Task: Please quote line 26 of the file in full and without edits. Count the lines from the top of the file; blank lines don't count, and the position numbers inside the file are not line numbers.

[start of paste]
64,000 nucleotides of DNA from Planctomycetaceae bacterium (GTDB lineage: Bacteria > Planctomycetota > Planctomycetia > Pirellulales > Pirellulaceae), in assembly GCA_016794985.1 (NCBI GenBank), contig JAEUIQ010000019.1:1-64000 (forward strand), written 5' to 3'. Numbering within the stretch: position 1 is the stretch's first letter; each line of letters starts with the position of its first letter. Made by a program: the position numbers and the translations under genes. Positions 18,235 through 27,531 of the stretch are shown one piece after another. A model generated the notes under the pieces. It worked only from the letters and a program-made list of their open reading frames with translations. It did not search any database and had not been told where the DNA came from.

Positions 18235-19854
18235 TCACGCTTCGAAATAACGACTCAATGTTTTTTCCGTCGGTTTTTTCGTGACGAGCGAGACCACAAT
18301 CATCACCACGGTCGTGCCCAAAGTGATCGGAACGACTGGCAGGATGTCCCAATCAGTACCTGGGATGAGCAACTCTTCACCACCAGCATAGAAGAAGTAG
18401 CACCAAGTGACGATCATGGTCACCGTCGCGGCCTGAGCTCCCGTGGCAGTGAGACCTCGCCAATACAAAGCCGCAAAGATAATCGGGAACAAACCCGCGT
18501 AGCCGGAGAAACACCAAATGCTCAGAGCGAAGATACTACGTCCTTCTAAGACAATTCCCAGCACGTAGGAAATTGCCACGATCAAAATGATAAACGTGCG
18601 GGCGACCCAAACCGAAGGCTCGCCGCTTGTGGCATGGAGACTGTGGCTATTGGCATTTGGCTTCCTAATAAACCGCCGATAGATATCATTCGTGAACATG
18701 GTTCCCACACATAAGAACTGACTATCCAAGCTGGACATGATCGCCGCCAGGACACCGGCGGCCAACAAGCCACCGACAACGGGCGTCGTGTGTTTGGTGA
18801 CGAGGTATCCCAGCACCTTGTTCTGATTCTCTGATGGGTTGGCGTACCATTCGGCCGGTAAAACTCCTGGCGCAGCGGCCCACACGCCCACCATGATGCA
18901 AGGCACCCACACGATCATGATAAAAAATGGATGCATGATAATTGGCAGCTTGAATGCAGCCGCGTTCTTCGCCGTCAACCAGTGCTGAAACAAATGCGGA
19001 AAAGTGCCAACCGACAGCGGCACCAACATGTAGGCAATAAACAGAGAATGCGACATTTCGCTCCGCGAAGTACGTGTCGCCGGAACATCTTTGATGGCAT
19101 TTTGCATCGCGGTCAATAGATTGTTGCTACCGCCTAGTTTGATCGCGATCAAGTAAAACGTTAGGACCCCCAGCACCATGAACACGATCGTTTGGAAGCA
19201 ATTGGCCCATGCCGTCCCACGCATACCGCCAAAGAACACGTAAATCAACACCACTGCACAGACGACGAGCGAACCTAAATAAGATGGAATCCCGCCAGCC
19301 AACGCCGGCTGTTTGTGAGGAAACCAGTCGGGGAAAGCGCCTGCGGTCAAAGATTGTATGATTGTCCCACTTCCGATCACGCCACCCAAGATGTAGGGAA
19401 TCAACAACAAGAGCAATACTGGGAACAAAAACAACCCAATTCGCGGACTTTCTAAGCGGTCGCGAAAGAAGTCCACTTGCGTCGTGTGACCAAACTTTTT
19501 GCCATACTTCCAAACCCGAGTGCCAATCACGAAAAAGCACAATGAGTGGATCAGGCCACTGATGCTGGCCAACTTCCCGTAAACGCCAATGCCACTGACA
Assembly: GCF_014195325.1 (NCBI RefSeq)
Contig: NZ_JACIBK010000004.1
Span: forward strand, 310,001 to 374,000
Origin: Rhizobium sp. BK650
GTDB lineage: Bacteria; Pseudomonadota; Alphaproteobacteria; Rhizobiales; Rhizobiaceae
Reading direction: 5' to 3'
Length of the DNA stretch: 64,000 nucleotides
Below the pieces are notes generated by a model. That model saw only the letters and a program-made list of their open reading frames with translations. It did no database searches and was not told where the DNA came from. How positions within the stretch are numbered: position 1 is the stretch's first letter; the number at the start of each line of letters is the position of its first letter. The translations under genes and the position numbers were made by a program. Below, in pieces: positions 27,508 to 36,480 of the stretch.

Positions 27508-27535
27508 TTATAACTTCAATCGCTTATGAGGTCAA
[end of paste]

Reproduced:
27508 TTATAACTTCAATCGCTTATGAGGTCAA